Indieconf 2012: Seven Lessons in Personal Marketing

After a brief interruption so I could post my overdue RubyConf 2012 recap, we return to Indieconf at the McKimmon Center to learn “Seven Lessons in Personal Marketing.” [slides]

Alan Stevens was a dynamic speaker who kept the audience’s attention throughout his presentation. He explained that to do this, he treated the presentation as a conversation. As soon as he entered the room, he began talking with someone in the audience. He then transitioned into his presentation without missing a beat. By doing this, he dramatically reduced the pre-talk jitters he usually gets before he speaks in public. Clever, practical, and something we should all try.

Alan’s talk focused on “The Seduction Community,” something I wasn’t previously familiar with. Apparently, it’s a group of people (I’m guessing mostly guys?) that analyze the social forces involved in interpersonal relationships and seek to “hack” their behavior so they can pick up women. Alan was introduced to this concept by Merlin Mann.

“How did this topic possibly make the cut?” Hang with me, it all makes sense by the end.

Some of the “pickup artists” Alan mentioned are:

Many of them have blogs where they regularly post advice on social hacking, but most of them just run sites about how to get more dates or how to make yourself more attractive to women. I can’t imagine the damage I’m doing to my SEO by linking to them, but I digress…

“All sales is nothing more than making friends.” –Shane Pearlman

With that quote we come to the main point of Alan’s talk: you can hack your social interaction to make more friends and, as a direct result, sell more stuff. Here are his Seven Lessons summarized:

  1. it’s OK to talk to strangers
    • nature has not designed you for the world in which you now live
    • beware of your lizard brain (the limbic system)
    • Karl Rohnke’s CSP model (comfort zone, stretch zone, panic zone)
    • approach anxiety (it never goes away, so don’t try to make it go away)
    • “Confidence is not the goal. Competence is.”
  2. lean back
    • panhandler’s “lean in” emotionally and physically
    • don’t be a panhandler
    • physically lean back, “hey, it’s cool”
    • there’s nothing to lose here
    • everyone has a shield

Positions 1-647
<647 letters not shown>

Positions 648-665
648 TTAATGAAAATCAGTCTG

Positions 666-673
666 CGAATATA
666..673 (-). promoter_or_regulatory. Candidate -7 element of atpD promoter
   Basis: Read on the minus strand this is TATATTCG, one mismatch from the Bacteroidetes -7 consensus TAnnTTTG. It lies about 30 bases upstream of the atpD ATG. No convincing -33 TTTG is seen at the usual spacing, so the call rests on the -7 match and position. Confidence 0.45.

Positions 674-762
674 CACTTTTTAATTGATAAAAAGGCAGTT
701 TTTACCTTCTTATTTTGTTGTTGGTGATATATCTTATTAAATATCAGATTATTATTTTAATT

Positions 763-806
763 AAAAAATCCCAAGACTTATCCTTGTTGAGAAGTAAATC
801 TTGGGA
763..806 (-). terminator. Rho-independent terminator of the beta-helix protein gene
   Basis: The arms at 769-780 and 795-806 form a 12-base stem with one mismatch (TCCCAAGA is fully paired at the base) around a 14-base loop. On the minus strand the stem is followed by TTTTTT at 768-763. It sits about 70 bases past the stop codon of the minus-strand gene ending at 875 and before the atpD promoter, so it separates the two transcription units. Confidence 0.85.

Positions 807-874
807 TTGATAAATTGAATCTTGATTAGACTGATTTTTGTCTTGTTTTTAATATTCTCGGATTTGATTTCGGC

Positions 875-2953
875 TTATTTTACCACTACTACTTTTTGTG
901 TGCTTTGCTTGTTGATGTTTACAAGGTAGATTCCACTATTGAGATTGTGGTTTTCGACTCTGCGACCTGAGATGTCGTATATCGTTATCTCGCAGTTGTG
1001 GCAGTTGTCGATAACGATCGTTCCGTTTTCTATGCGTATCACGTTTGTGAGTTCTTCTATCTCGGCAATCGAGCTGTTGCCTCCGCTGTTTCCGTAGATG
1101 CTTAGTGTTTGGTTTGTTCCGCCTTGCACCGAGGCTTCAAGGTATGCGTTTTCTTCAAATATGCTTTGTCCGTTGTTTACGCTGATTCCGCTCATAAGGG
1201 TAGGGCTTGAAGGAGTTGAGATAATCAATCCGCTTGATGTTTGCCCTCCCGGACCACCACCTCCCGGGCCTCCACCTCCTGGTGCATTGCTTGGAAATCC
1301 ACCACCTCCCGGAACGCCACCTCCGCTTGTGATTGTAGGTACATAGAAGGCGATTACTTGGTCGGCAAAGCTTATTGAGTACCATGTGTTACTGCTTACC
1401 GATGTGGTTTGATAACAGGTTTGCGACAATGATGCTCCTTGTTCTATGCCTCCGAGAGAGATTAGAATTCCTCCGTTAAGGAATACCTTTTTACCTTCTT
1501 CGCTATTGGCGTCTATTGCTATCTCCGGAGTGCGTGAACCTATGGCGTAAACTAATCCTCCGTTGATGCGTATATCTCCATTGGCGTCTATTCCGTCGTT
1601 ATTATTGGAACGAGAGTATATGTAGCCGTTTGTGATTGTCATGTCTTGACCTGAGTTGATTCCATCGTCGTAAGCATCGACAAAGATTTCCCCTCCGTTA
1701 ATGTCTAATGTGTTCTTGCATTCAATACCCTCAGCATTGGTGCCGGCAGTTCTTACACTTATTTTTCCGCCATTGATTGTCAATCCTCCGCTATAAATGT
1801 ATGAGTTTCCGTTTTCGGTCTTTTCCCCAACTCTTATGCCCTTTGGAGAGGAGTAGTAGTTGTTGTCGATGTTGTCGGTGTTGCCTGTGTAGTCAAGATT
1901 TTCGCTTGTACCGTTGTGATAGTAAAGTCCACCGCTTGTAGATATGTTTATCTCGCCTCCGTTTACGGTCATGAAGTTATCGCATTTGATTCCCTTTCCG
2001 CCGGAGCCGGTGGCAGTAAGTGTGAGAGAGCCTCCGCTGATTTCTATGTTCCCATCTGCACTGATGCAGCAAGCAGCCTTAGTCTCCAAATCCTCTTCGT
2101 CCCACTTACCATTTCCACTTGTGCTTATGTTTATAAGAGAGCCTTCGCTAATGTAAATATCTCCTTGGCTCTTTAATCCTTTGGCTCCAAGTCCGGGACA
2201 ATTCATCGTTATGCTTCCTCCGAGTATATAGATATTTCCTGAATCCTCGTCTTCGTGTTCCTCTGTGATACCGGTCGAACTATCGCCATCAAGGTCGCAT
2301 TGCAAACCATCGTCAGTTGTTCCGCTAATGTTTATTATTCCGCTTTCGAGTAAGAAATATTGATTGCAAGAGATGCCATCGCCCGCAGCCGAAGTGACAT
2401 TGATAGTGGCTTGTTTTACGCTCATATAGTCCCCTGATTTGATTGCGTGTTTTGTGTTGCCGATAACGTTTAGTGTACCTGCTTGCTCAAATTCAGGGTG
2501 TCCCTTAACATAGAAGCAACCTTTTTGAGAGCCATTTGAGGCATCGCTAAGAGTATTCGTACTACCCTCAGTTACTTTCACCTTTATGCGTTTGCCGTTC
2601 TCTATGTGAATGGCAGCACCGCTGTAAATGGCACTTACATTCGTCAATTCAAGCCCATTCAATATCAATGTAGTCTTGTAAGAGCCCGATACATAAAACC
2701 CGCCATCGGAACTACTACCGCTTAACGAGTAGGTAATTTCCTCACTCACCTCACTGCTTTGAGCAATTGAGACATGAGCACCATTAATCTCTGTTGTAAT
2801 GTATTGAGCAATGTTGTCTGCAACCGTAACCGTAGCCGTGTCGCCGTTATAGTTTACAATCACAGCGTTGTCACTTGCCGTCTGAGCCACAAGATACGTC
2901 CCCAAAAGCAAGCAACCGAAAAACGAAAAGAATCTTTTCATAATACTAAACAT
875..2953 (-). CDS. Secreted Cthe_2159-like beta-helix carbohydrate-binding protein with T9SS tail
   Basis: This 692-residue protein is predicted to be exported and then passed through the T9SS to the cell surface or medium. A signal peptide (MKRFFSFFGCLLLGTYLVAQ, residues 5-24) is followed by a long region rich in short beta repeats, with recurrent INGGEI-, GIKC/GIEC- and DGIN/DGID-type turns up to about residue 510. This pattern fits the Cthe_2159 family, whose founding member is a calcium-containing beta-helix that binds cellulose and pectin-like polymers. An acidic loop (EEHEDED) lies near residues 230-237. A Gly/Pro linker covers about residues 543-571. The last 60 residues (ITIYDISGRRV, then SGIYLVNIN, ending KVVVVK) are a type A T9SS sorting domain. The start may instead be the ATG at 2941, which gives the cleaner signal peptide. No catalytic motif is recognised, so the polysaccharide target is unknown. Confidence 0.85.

• “Your primary goal must be your own enjoyment.” (not that you need anything or have a goal in mind)
  3. prepare your mental frame
    • examples: 13 year olds, Bette Davis, kid sister, underwear, the host
    • mental attitude that helps you give off the right signals
    • are you chasing butterflies or are you being a light that draws what you want to you?
    • be lighthearted (everyone doesn’t have to like you)
  4. provide value
    • give people insight into themselves
    • enter a set at the same or slightly higher energy as the people in the group
    • this can help make other people more comfortable
    • reach people at an emotional level
    • seek rapport, not approval (understand each other’s feelings)
  5. talk to groups
    • talking is the only means you have of conveying your personality
    • speak slowly, with pauses and enthusiasm
    • Toastmasters
  6. get warmed up
    • loud music, jumping up and down
    • get out of your shell BEFORE you’re in a given situation
    • practice your mingling on the socially challenged
    • get into a talkative mood and practice talking to everyone
  7. have a plan
    • two essential components: Avatar and Story
    • be yourself, but be your best self
    • Avatar: the image you present, should be slightly different than the norm but not weird
    • Story topics: did something fun, did something you weren’t supposed to do, took charge of a situation, etc.

Something else Alan said really struck me: “Networking is doing favors for other people.” This isn’t about taking advantage of people, hypnotizing them into buying your crappy stuff, or being friendly just so you can get something in return. This is about genuinely caring for other people and trying to figure out what you can give them that will cause them to give you something in return.

It’s about “putting your best foot forward” and eliminating the inhibitions and barriers that are preventing you from being an effective salesperson. Because as freelancers, we have to be able to sell our services effectively or we won’t last long.

I’ll close with a final book recommendation from Alan: “The Art of Mingling” by Jeanne Martinet. This one looks really good. I’ve added it to my Christmas list. Santa take note.

Tomorrow I’ll recap Katie Benedetto’s talk titled “Shaping Your Solopreneurship to Your Life.”

This post is one in a series from Indieconf 2012